Summons to any witness to appear and testify shall be issued by the person or oflicer before whom the deposition is to be taken, and served by the marshal of the United States or his deputy within the place where the witness resides; and the witness may be compelled to appear and testify by the officer before whom the deposition is to be taken in the same manner as witnesses may be compelled to appear and testify in court; and for the purpose of executing the provisions of this section any of the persons authorized to take such depositions are hereby vested with all the power and authority for compelling the attendance of the witness and the giving of his testimony which by law or usage are vested in any of the judges of the courts of the United States, and shall be entitled, upon summary application, to the aid of the courts of the United States to compel such attendance and giving of testimony.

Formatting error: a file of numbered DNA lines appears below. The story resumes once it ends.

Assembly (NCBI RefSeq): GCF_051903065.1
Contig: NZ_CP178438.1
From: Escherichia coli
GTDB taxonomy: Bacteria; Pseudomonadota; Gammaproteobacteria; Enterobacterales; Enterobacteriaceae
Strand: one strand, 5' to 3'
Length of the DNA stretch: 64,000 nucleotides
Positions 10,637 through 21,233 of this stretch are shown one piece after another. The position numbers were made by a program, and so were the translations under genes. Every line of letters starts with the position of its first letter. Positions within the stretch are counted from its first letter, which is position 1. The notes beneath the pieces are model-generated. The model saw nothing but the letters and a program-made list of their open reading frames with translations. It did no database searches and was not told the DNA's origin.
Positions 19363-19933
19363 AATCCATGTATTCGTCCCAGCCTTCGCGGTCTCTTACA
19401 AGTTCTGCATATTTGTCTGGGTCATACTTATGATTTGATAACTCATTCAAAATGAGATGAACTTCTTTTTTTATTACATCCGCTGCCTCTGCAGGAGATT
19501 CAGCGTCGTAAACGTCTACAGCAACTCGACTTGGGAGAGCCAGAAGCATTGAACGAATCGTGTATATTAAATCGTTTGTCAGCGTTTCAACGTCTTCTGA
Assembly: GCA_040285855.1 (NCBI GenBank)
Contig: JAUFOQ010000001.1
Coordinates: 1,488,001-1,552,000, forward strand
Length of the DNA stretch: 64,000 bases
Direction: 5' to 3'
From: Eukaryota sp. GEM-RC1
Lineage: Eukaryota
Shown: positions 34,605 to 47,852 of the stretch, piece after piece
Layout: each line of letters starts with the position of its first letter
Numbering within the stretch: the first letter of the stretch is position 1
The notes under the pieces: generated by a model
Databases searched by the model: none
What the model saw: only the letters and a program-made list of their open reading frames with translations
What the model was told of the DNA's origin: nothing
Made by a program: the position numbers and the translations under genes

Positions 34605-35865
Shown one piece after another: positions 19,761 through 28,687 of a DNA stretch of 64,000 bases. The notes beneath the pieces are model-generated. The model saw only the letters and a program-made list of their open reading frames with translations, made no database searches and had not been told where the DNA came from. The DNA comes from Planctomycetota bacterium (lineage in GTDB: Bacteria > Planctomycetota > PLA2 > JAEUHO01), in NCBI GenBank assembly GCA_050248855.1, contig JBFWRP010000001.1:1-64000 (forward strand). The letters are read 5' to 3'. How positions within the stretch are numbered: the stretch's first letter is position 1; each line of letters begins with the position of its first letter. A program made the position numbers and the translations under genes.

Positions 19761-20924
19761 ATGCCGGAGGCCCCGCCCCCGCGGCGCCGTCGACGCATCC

Every person deposing as herein provided shall first swear or solemnly and truly affirm to tell the truth, the whole truth, and nothing but the truth in answer to such questions as are propounded to him by the parties or their counsel; and the adverse party or his counsel shall have the right to cross-examine such witness.

The questions propounded to the witness and the answers of the witness thereto shall be taken down in writing; and the same may be taken down stenographically by the officer taking the deposition or a competent and disinterested stenographer engaged by him, and afterwards transcribed into writing or typewriting, and, in the presence of the officer taking the deposition, read over to the witness, and signed by him.